For older plants, turbine-generator retrofits are an effective and economical option to extend plant life. However, retrofits entail risks that, if not identified and mitigated early in the planning process, have significant consequences. A recent failure on a nuclear retrofit LP last stage blade is an example of the potential impact of these risks. Other retrofits have been plagued with unplanned inspection requirements, blade replacements, rotordynamic modifications, and extensive diagnostic monitoring that could have been avoided. A recommended strategy to minimize such issues is to employ a structured technical review focused on the risks inherent in retrofit projects. Such a process ensures owners have the best opportunity to realize the benefits of improved reliability, efficiency, and output associated with retrofitting new technologies and components into an existing unit.
Technology Advances and Benefits
Improved performance and output are provided primarily by improvements in turbine blade path design and generator sealing and cooling. Blade path improvements include thermodynamic design (e.g. 3-dimensional reaction blading), sealing enhancements (e.g. brush seals, retractable packing, low diameter sealing), and configuration (e.g. advanced inlet features, conversion from impulse to reaction blading, additional stages). For example, 3-dimensional blade profiles, as shown in the figure to the right, account for variation in radial flow and changes in velocities from the base to tip of the blade. Technology and manufacturing advances have enabled low cost production of these complicated blade profiles.
Turbine rotor advances are primarily focused on improving reliability. All rotors, whether integral/monoblock or disc/shaft construction, are designed to lower stress in areas susceptible to stress corrosion, fatigue and creep. At the same time, advancements in rotordynamic analysis permit more accurate prediction of rotor and train lateral and torsional frequencies. The figure to the left is an Alstom Nuclear LP Last Stage Blade Snubber Design intended to reduce fundamental blade vibration response.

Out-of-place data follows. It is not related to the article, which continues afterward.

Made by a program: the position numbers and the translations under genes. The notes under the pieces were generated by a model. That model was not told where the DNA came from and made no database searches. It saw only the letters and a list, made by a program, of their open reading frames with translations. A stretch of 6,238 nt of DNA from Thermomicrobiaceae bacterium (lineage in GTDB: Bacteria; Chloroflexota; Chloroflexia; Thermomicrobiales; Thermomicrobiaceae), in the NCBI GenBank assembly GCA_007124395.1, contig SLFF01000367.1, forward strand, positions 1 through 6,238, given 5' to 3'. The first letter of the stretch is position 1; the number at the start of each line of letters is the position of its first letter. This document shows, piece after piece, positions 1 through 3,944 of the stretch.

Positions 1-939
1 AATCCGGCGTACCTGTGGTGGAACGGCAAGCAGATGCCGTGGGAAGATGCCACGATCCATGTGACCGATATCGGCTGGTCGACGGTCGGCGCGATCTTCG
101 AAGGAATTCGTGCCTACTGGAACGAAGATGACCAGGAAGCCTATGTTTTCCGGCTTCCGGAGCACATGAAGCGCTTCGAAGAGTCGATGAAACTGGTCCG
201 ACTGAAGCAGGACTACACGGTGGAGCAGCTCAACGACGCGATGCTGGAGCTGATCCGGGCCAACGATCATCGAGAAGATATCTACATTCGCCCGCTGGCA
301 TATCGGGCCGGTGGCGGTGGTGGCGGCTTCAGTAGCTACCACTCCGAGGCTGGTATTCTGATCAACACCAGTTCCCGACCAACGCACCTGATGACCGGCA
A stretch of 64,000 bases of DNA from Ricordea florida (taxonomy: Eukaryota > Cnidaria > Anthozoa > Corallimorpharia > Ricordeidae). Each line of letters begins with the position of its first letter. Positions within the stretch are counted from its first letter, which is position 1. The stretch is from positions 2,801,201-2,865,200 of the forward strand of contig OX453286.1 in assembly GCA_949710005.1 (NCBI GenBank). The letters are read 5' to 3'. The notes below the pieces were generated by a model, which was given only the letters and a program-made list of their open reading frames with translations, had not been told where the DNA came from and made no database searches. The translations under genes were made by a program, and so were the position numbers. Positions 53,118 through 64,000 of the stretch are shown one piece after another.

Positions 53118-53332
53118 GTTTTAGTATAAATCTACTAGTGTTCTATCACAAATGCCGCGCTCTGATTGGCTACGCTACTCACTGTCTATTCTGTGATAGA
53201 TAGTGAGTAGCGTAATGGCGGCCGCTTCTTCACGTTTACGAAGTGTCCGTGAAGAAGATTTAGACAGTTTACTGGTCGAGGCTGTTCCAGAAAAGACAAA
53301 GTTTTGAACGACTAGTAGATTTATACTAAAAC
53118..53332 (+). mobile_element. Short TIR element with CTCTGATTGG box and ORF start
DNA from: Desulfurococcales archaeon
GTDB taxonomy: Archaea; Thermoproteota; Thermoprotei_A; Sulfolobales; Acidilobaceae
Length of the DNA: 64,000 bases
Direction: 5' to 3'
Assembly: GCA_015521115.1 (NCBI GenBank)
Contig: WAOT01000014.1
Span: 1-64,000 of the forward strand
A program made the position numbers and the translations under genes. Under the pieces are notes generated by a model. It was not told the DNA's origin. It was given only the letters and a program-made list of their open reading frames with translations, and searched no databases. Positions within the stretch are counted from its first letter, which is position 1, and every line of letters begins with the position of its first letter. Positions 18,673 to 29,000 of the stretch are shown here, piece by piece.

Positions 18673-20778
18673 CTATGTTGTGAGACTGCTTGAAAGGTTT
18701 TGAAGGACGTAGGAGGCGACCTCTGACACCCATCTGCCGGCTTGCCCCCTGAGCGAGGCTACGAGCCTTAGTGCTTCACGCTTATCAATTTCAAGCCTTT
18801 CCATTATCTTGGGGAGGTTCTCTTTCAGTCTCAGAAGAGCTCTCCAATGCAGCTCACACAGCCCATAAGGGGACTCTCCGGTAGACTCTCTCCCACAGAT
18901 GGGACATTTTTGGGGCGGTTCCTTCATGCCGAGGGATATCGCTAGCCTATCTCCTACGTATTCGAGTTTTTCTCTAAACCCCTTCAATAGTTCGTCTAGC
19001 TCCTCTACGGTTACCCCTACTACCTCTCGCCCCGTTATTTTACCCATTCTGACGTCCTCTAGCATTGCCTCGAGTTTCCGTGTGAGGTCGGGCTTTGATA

Although such improvements provide benefits, there are inherent risks in their application. New design last stage blades, for example, have a number of potential failure mechanisms that should be thoroughly analyzed and validated before being placed into service. Blade failure can result in unplanned blade replacement or worse, consequential damage requiring an extensive outage.A new turbine or generator rotor, even if employing conventional technology, presents a different challenge. This is due to rotordynamic interactions introduced whenever a major train component is replaced. For example, a unit that was acceptable from a rotordynamic standpoint prior to retrofit may have torsional modes close to operating frequencies afterwards. If this aspect is not thoroughly understood, evaluated and, if necessary, mitigated, the potential for major failures exist. This is a greater challenge when the retrofit supplier is not the original equipment manufacturer. Although this is an acceptable practice, it is important to verify the supplier has properly modeled the non-replaced train components when performing these analyses.
Technical Review Process
A structured technical review with an experienced and unbiased 3rd party is an excellent method to mitigate such risks. If conducted early in the planning process (during vendor selection or prior to final award) such an evaluation can be used to identify areas that should be addressed through contractual requirements. Weak points where independent assessment should be conducted can be incorporated into the project schedule. In most cases an experienced 3rd party can bring industry experience including pitfalls experienced across all original equipment manufacturers and lessons learned from associated troubleshooting experience. In performing such technical reviews on recent retrofit projects, TG Advisers identified a number of issues including:
- Pedestal and bearing design inadequate to handle the loss of a LP blade
- Detrimental shift in lateral critical speeds due to pedestal stiffness unknowns
- Increased susceptibility to subsynchronous steam whirl vibration
- Seal clearances that did not account for rotordynamic effects in the design process
- Torsional vibration issues due to a lack of test basis of the parent design
- Stop/Start (low cycle fatigue) limitations with larger free standing blades
TG Advisers uncovered these issues using a structured technical review process. This process was again proven effective in 2011 for TG Advisers retrofit design reviews completed for the Entergy Grand Gulfs Nuclear Station, Nextera Point Beach Station and the GenOn Conemaugh Station.